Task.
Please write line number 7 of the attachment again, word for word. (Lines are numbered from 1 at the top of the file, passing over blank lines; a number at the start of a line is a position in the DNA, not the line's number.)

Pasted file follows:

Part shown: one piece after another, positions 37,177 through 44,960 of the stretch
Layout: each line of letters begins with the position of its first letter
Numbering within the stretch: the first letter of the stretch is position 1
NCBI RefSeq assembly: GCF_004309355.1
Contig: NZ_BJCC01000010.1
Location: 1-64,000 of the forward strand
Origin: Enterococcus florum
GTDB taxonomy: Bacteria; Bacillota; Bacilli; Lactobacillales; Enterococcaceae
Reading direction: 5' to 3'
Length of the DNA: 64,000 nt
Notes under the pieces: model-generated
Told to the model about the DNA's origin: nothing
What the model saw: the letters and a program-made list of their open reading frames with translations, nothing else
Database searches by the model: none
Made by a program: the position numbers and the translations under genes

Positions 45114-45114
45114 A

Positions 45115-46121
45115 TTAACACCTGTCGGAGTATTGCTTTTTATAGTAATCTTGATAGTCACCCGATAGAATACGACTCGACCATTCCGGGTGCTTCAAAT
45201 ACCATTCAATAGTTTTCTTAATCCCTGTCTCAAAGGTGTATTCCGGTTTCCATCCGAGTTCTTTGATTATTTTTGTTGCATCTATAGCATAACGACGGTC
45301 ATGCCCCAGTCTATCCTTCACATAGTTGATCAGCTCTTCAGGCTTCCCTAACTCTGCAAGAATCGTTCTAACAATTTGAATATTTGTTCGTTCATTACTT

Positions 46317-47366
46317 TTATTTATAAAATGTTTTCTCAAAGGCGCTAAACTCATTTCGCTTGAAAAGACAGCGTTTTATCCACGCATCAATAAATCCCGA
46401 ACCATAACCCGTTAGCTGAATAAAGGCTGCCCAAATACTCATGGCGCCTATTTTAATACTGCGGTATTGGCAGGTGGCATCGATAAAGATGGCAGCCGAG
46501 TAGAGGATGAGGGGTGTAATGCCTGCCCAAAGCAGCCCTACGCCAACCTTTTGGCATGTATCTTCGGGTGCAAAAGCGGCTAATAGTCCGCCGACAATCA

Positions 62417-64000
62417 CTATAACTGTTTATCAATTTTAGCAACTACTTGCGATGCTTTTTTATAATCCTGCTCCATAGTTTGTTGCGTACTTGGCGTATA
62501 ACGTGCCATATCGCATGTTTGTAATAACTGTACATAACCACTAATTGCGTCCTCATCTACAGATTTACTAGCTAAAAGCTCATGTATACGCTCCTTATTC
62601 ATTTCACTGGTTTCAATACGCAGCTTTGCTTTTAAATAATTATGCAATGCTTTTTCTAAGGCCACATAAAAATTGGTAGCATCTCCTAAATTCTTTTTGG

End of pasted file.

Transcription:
Origin: Enterococcus florum